9. I have passed 2 upside down vehicles in less than 2 weeks. Those black rubber things on the bottom of your car are called tires, they go round and round. The top of your car is not conducive to moving from point a to point b. If you can avoid observations 1 through 9 you have a good chance of staying on your tires and getting where you need to go.

10. Finally...I am just as fond as the next guy, of hanging your hand out the window and 'going with the flow'. Keep your arm close to your car...think roller coaster keep arms inside the vehicle at all times. The guy that was trying to touch all of the cars that drove next to him...yeah...you are gonna miss your arm when it's gone.

Lessons Learned
1. I hate driving.
2. I hate driving on the freeway.
3. I drive way too much.
4. I should concentrate on my own driving and less on others and maybe I will move from competent to good.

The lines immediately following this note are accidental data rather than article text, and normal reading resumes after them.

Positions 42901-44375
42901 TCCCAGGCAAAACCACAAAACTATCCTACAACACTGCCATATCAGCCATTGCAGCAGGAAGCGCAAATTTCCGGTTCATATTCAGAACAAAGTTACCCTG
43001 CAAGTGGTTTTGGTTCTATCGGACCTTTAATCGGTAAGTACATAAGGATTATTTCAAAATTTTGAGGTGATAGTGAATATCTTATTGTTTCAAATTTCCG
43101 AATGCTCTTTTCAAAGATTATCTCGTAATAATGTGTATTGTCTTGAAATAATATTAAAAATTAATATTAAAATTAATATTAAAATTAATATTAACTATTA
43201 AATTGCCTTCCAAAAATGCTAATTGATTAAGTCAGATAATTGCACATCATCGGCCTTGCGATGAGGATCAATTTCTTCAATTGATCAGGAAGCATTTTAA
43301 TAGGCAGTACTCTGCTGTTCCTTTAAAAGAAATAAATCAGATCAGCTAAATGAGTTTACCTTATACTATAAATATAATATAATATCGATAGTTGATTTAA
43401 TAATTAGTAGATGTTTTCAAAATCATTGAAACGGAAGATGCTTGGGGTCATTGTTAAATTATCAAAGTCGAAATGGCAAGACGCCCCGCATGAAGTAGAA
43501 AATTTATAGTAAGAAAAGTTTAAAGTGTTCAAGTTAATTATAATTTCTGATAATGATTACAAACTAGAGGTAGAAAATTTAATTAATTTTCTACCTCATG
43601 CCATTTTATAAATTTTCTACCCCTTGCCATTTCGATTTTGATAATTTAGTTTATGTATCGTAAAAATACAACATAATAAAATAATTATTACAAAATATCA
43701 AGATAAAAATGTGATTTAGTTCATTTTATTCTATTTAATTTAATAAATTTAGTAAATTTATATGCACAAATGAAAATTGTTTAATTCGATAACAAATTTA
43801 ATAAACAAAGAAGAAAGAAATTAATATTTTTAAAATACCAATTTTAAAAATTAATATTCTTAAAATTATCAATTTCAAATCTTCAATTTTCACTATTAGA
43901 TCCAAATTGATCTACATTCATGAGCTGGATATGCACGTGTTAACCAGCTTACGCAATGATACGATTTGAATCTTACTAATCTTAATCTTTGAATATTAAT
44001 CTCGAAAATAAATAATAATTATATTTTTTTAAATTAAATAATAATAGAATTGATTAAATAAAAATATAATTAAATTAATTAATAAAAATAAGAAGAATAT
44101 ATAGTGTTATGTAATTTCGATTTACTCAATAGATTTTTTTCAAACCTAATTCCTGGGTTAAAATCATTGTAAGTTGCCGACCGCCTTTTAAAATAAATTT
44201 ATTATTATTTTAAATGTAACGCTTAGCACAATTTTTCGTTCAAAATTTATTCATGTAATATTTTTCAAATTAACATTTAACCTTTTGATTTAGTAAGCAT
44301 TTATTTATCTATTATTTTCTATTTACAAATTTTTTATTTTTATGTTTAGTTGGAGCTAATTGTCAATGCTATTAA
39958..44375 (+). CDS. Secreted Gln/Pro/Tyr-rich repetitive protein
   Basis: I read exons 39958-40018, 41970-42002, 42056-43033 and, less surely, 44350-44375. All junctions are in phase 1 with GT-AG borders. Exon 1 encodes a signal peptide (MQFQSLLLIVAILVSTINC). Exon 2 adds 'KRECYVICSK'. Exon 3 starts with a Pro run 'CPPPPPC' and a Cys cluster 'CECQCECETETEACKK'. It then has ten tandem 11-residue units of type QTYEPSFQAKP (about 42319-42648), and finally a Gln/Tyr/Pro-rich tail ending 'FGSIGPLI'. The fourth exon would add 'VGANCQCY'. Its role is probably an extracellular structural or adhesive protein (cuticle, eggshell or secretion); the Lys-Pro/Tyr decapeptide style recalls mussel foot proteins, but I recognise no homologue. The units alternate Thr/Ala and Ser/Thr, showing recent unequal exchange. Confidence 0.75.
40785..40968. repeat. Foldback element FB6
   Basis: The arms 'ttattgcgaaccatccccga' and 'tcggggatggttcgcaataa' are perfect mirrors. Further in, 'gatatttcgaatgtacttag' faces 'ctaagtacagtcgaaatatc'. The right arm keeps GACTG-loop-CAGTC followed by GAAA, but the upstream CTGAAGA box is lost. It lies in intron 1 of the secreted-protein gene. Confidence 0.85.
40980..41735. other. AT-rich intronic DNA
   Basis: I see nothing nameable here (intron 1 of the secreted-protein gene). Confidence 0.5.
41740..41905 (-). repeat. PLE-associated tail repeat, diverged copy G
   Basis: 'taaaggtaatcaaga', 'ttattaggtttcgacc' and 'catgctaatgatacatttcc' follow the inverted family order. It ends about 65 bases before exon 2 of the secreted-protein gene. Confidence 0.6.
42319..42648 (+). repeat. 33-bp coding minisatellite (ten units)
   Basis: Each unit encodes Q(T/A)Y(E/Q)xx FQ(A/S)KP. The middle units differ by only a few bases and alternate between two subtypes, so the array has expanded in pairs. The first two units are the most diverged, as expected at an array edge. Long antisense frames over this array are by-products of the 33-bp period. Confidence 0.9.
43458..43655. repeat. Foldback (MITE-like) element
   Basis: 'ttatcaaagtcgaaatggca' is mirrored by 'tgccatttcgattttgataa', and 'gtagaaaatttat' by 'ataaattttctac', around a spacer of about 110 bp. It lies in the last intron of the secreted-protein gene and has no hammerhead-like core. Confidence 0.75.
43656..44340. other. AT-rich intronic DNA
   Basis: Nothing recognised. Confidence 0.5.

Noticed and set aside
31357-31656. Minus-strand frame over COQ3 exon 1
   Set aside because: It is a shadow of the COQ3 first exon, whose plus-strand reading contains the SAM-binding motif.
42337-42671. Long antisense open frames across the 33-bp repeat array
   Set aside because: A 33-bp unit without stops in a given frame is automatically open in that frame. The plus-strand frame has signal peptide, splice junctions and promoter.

5. Please don't call my dad and ask about my driving....please.

Saturday, November 7, 2009

Your Other Right

So like, we are at Walmart checking out at the self-checkout (by the way that is a whole 'nother story) waiting for the self-checkout Nazi to come and fix it AGAIN when Felix sees someone we know.

He says, "Hey, Larry is over to your right, I'm going to go and say hi!"

So I crane my neck to the left and managed to almost turn in a full circle looking for Larry, when in my dizzy-ing spin I am back to Felix and he says, "Ummmmmm, your other right."

Lessons Learned
1. Sadly, that really happened.
2. I didn't get it until I saw Felix again.
3. He was tempted to just let me spin in circles.
4. Can't say that I blame him.
5. You know what, I have a lot on my plate right now and the difference between left and right is NOT one of them.

Wednesday, November 4, 2009

Lights, Camera...OUCH!

I don't know about the rest of ya, but we have a problem at my house. My lights cannot seem to get turned off. IT'S INSANE!!!!!!

So last night we had a little training session. We took a few minutes, showed the kids exactly how light switches worked. Once they understood the concept, we did some exercises to warm up and let Savannah have the first try.

She was so mad at us by that point she hit the switch to hard and jammed her finger.

Really.

Lessons Learned
1. More warm ups.
2. Less light bulbs.
3. More dark.
4. Less complaining.
5. More or less.